Access to a database containing identities of some of the Europe’s worst terrorists and organised criminals will be lost to UK police because of data protection laws.
As a result of Brexit, access to the EU’s so-called proposal on intraoperability database, set up in the aftermath of the Berlin Christmas market attack in 2016, will be limited to the country’s police because of tight legislation on GDPR.
UK intelligence services and police were instrumental in the creation of the information portal, which is part of a larger EU-wide security network designed to protect European citizens.
Currently the identities of those who would wish to cause harm and break the law are shared between all 28 member states of the EU.
SNP shadow Home Secretary Joanna Cherry QC said the only people who will benefit as a result of the issue are those “trying to escape the law”.
Police still hope to have some access to the system during the transition period, but a high-ranking EU security head responsible for steering the directive told The Courier British access will end on February 1.
They said: “The irony of this is in the last three-and-a-half years we have spent all this time linking them all up and I don’t know what the future relationship will be but what I notice at the moment is that there is no third country that has access to those databases.
“Now you never say never in anything, but certainly when the UK becomes a third country it’s not a question of just starting where you are now and taking a few things away. The negotiation works the other way around. It starts with nothing and builds upwards.
“There is UK data on the database which will need to come out.”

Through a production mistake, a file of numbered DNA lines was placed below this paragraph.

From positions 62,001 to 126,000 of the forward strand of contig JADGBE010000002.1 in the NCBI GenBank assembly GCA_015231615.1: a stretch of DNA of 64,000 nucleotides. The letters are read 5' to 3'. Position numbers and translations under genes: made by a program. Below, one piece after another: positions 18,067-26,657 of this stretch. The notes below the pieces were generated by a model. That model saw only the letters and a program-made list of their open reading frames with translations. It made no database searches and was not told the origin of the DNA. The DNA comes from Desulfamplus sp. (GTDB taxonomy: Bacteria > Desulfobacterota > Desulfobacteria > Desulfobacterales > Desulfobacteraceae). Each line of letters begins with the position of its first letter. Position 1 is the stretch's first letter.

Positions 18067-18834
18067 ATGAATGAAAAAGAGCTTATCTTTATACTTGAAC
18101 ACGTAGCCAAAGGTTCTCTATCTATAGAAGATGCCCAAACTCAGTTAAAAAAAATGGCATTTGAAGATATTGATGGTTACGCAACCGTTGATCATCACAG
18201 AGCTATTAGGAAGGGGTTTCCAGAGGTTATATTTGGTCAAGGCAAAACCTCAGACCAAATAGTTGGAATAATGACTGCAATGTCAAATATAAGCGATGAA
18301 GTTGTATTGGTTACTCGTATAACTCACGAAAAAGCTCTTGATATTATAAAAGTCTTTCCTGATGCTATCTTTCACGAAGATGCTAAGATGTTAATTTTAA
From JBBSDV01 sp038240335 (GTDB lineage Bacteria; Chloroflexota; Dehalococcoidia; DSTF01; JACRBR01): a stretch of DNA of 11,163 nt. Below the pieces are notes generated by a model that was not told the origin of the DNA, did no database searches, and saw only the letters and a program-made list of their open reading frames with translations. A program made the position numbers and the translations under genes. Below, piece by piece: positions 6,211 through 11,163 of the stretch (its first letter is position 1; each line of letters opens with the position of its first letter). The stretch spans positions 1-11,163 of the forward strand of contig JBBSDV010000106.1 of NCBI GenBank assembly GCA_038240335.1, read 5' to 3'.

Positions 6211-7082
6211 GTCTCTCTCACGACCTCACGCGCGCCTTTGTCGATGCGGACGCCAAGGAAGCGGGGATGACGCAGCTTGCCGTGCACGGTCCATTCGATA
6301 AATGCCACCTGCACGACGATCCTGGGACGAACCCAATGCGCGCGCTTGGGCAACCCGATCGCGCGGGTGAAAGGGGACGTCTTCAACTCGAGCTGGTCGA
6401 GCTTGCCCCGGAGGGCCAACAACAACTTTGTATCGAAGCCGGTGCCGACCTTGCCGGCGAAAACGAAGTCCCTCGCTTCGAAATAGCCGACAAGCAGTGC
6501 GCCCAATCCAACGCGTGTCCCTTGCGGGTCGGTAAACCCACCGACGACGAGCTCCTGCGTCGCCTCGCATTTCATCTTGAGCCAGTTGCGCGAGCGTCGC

When asked if it was because of data protection laws, the source confirmed that was the case.
General secretary of the Scottish Police Federation Calum Steele said: “The loss of access will be a significant blow for the fight against cross border crime.
“The risk of loss of this access was one of the earliest risks identified by police officers when Brexit was first mooted.
“It’s disappointing but not altogether surprising that in amongst all the political grandstanding, the impact on policing and intelligence appears to have been neglected.”
Detective Chief Superintendent Pat Campbell, of Police Scotland’s Specialist Crime Division, said: “We continue to prepare for the UK’s withdrawal from the European Union and to identify contingencies for a number of the EU tools we may lose access to.
“However, we will have access to these tools during the implementation period. We will still have a range of options available to use in terms of fugitives who are out with the UK.
“We remain in close contact with Europol and, working alongside the Home Office, we continue to engage with law enforcement agencies throughout the EU.
“We have increased resources in our International Unit to support Scottish communities beyond Brexit.”
Joanna Cherry MP said: “Membership of the EU secures vital counter terrorism and policing information which Police Scotland use daily to keep us safe and to prevent and detect crime.
“Brexit jeopardises the close security arrangements we have with our EU partners. Any post-Brexit security measures are almost certain to be less effective than those Scotland currently has through our membership of the EU.
“Scotland’s direct links to EU partners in Europol as well as access to tools such as the European Arrest Warrant are important tools in the fight against crime and terrorism.
“As the SNP has repeatedly pointed out – the only people that will benefit from reduced access to European security arrangements will be those that are trying to escape the law.”
The Home Office did not respond to a request for comment.